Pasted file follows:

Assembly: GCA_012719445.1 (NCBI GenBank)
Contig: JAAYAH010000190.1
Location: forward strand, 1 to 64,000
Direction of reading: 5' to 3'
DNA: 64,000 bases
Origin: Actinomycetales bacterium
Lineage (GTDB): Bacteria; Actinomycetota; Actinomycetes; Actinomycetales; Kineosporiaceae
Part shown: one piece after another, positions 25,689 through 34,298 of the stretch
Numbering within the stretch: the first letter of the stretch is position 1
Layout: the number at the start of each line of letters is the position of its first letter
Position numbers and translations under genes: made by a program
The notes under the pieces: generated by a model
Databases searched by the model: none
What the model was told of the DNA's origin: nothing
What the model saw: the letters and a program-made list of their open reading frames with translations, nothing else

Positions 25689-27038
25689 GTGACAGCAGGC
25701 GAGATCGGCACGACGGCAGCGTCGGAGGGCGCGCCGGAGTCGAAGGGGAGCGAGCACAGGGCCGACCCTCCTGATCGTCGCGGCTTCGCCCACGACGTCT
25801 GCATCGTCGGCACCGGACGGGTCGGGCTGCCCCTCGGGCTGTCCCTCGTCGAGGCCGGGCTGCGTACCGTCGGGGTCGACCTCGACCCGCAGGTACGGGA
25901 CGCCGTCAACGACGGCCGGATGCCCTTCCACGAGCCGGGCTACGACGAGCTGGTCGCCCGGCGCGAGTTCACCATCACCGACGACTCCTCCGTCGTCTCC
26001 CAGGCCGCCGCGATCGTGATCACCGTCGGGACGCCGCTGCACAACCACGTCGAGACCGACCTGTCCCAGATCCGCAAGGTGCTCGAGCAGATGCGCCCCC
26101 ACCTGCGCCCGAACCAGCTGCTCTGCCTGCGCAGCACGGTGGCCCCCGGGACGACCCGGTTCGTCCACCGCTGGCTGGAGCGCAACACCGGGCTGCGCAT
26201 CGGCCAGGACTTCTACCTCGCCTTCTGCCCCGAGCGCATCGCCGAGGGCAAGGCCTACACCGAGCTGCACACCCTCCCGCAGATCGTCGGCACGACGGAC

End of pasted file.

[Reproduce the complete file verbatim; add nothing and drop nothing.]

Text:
Assembly: GCA_012719445.1 (NCBI GenBank)
Contig: JAAYAH010000190.1
Location: forward strand, 1 to 64,000
Direction of reading: 5' to 3'
DNA: 64,000 bases
Origin: Actinomycetales bacterium
Lineage (GTDB): Bacteria; Actinomycetota; Actinomycetes; Actinomycetales; Kineosporiaceae
Part shown: one piece after another, positions 25,689 through 34,298 of the stretch
Numbering within the stretch: the first letter of the stretch is position 1
Layout: the number at the start of each line of letters is the position of its first letter
Position numbers and translations under genes: made by a program
The notes under the pieces: generated by a model
Databases searched by the model: none
What the model was told of the DNA's origin: nothing
What the model saw: the letters and a program-made list of their open reading frames with translations, nothing else

Positions 25689-27038
25689 GTGACAGCAGGC
25701 GAGATCGGCACGACGGCAGCGTCGGAGGGCGCGCCGGAGTCGAAGGGGAGCGAGCACAGGGCCGACCCTCCTGATCGTCGCGGCTTCGCCCACGACGTCT
25801 GCATCGTCGGCACCGGACGGGTCGGGCTGCCCCTCGGGCTGTCCCTCGTCGAGGCCGGGCTGCGTACCGTCGGGGTCGACCTCGACCCGCAGGTACGGGA
25901 CGCCGTCAACGACGGCCGGATGCCCTTCCACGAGCCGGGCTACGACGAGCTGGTCGCCCGGCGCGAGTTCACCATCACCGACGACTCCTCCGTCGTCTCC
26001 CAGGCCGCCGCGATCGTGATCACCGTCGGGACGCCGCTGCACAACCACGTCGAGACCGACCTGTCCCAGATCCGCAAGGTGCTCGAGCAGATGCGCCCCC
26101 ACCTGCGCCCGAACCAGCTGCTCTGCCTGCGCAGCACGGTGGCCCCCGGGACGACCCGGTTCGTCCACCGCTGGCTGGAGCGCAACACCGGGCTGCGCAT
26201 CGGCCAGGACTTCTACCTCGCCTTCTGCCCCGAGCGCATCGCCGAGGGCAAGGCCTACACCGAGCTGCACACCCTCCCGCAGATCGTCGGCACGACGGAC